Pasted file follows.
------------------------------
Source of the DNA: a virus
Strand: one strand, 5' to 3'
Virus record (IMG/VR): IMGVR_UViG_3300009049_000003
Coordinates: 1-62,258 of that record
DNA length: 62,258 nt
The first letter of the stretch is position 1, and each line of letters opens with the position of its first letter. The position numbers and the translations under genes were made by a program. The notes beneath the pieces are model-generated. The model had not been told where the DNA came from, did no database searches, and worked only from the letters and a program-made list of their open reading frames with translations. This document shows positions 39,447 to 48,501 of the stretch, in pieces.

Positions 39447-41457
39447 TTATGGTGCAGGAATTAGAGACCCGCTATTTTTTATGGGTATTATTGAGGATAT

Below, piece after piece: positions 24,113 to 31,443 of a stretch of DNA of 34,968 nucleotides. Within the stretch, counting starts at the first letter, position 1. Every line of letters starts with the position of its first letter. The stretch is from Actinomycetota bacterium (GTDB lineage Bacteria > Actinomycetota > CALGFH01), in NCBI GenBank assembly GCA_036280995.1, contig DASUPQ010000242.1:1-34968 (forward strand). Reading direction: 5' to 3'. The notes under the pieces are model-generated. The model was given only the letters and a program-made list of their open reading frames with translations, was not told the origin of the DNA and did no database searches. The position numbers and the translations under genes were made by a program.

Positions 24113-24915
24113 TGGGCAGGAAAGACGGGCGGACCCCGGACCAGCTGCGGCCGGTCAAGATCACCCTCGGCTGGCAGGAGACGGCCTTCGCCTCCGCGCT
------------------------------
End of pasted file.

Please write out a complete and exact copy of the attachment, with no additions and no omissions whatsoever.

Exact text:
Source of the DNA: a virus
Strand: one strand, 5' to 3'
Virus record (IMG/VR): IMGVR_UViG_3300009049_000003
Coordinates: 1-62,258 of that record
DNA length: 62,258 nt
The first letter of the stretch is position 1, and each line of letters opens with the position of its first letter. The position numbers and the translations under genes were made by a program. The notes beneath the pieces are model-generated. The model had not been told where the DNA came from, did no database searches, and worked only from the letters and a program-made list of their open reading frames with translations. This document shows positions 39,447 to 48,501 of the stretch, in pieces.

Positions 39447-41457
39447 TTATGGTGCAGGAATTAGAGACCCGCTATTTTTTATGGGTATTATTGAGGATAT

Below, piece after piece: positions 24,113 to 31,443 of a stretch of DNA of 34,968 nucleotides. Within the stretch, counting starts at the first letter, position 1. Every line of letters starts with the position of its first letter. The stretch is from Actinomycetota bacterium (GTDB lineage Bacteria > Actinomycetota > CALGFH01), in NCBI GenBank assembly GCA_036280995.1, contig DASUPQ010000242.1:1-34968 (forward strand). Reading direction: 5' to 3'. The notes under the pieces are model-generated. The model was given only the letters and a program-made list of their open reading frames with translations, was not told the origin of the DNA and did no database searches. The position numbers and the translations under genes were made by a program.

Positions 24113-24915
24113 TGGGCAGGAAAGACGGGCGGACCCCGGACCAGCTGCGGCCGGTCAAGATCACCCTCGGCTGGCAGGAGACGGCCTTCGCCTCCGCGCT